Because they have a wide information base, the fund manager has the opportunity to change the weighting of particular asset classes to try and adjust the fund to take best advantage of the prevailing conditions in the financial markets. The fund manager's sourcing of information is often highly advanced because analysts have direct access to management of the companies in which they invest.
By pooling money in funds, investors get a more diversified portfolio, which helps to reduce risk, Also, income paid out through the trust is likely to be mainly tax-free due to the dividend imputation benefits.
There is an argument that says very large funds are limited in their investment choices because of the volume of capital and shares involved. Unfortunately, some fund managers may be influenced by the greed of other investors, and they may concentrate on the more speculative end of the market in an attempt to gain greater returns. This kind of action is taken with no consideration for the long term investor.
Similarly, some fund managers may only be in the business to make a quick buck. It is a good idea to protect yourself from shonky investments by investing in a fund or trust that has links to a large financial institution, or that has a long and respected track record.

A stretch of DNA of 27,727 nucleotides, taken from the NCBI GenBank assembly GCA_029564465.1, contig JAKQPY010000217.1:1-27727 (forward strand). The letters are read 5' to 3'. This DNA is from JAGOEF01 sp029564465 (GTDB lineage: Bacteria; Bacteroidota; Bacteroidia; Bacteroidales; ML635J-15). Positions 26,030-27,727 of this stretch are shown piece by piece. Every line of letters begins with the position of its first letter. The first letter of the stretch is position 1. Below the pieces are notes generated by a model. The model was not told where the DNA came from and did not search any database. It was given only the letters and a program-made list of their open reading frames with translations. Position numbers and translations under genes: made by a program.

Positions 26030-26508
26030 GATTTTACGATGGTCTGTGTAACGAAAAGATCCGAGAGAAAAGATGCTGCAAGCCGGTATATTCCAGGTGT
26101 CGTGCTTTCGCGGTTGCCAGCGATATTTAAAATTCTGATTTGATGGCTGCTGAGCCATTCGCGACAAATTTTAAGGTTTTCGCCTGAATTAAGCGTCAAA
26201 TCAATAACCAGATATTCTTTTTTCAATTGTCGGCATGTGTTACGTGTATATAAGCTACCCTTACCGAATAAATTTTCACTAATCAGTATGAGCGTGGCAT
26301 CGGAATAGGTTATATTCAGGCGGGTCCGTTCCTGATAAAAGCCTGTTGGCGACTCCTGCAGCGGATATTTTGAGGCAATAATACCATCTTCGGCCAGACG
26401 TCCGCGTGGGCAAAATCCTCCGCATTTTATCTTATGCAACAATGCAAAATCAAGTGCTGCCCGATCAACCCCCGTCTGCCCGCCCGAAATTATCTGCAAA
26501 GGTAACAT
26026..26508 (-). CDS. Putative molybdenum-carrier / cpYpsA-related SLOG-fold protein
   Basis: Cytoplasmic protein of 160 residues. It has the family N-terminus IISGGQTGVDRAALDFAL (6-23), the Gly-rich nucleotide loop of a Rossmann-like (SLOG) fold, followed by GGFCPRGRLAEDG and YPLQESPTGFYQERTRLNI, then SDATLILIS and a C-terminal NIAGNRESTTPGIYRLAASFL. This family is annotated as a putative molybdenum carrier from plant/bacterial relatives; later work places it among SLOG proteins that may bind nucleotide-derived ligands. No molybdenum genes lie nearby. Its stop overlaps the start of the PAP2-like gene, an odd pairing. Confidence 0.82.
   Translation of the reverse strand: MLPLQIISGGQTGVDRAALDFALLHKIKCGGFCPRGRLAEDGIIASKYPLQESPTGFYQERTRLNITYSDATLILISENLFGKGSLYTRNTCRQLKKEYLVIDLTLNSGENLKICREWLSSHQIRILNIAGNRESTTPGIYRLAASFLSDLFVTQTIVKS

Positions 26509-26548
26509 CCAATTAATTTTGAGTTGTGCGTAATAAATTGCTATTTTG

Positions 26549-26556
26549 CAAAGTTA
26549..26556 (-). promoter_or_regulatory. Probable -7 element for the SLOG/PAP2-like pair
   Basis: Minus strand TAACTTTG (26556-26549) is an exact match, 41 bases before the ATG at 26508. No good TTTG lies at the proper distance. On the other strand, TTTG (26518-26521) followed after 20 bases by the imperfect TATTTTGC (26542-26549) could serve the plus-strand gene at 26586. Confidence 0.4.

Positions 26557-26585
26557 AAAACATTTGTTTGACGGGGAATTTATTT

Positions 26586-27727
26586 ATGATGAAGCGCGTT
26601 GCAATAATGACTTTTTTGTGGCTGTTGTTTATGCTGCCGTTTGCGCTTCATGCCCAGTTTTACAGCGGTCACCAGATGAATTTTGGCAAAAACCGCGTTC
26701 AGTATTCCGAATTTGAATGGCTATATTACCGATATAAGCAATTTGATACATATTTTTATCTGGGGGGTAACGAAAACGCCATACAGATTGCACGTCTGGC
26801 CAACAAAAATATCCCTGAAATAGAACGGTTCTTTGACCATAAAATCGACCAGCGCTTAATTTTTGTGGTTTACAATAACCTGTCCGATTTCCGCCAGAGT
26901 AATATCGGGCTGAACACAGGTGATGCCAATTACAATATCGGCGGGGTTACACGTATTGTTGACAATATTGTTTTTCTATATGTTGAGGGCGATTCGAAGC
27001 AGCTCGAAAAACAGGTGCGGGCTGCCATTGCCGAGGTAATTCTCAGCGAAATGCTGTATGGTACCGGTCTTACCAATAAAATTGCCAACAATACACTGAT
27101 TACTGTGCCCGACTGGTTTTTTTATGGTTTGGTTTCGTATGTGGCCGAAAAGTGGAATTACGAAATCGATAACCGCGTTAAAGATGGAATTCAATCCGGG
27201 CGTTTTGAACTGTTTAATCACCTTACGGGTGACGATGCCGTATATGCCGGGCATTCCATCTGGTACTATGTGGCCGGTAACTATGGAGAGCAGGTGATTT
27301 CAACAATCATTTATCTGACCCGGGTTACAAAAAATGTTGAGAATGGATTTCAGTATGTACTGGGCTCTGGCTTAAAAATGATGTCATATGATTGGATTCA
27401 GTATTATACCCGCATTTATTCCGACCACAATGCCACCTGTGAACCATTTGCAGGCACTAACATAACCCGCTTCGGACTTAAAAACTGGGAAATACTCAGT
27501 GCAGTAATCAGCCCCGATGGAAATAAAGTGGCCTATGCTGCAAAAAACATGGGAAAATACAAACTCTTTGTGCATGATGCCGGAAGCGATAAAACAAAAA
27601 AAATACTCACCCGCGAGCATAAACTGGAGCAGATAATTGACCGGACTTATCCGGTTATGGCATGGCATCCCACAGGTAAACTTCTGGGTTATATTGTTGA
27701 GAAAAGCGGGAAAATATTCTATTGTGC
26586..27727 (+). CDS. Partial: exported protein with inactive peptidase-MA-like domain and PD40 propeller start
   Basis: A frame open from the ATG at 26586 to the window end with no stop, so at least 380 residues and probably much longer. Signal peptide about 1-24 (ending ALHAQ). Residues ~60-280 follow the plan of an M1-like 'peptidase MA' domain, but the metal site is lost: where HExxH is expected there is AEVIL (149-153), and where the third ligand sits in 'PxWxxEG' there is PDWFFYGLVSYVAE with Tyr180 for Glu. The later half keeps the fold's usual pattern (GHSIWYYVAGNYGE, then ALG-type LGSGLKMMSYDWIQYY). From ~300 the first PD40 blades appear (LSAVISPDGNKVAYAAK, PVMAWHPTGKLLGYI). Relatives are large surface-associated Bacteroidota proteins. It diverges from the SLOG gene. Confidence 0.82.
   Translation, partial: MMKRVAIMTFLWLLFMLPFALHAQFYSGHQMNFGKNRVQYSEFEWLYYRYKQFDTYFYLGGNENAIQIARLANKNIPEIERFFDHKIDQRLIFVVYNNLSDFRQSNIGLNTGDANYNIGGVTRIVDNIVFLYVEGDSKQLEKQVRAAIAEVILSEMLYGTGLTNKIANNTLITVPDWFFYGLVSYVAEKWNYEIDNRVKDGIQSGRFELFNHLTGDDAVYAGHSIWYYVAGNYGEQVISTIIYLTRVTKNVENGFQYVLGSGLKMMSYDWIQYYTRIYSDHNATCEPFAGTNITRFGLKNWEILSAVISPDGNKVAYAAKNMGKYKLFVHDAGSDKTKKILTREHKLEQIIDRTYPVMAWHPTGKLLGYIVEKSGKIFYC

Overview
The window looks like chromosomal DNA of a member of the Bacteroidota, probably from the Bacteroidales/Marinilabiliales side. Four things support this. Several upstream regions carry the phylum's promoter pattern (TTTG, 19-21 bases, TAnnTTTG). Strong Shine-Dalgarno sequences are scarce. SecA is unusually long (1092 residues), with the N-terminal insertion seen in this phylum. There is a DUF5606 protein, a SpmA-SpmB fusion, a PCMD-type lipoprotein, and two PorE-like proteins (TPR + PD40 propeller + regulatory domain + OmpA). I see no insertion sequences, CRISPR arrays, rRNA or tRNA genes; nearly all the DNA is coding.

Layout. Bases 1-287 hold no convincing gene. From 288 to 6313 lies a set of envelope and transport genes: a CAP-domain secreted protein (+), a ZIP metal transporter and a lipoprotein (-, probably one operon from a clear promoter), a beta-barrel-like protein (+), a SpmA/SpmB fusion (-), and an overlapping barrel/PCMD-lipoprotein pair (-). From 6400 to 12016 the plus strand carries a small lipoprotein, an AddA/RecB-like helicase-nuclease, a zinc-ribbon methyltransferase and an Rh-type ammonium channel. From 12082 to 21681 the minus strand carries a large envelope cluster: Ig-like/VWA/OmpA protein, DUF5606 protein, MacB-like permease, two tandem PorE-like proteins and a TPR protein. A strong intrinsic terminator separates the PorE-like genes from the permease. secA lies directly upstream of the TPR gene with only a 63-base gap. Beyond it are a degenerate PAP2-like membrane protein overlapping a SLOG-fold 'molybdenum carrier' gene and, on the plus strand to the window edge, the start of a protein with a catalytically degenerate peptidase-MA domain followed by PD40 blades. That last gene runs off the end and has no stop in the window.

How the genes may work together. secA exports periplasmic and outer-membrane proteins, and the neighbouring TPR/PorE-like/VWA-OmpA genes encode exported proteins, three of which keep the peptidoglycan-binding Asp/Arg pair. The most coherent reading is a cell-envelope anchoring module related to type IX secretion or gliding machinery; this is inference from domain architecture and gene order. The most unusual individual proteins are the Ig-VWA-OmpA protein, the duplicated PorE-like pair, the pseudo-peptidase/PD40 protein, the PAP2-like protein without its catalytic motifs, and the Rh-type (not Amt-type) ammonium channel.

It is also possible to see how the fund you may invest in has performed in the past. Also, it is possible to see the track record of the fund manager by accessing systems such as Morningstar, however access to these systems are typically costly. It may be appropriate to request such information from the fund.
What is direct share investment?
Direct share investing or direct ownership is when you buy shares on the Australia Securities Exchange as an individual. You are also able to maintain the portfolio in line with your personal investment plan. You can indulge in doing market research and develop opinions entirely on your own, or alternatively, ask for some financial advice from your broker. However, at the end of the day, the decisions that are made regarding the investment portfolio are made by the individual investor, with only his, or her, interests and goals in mind. Please refer to the "Benefits of investing in shares" guide.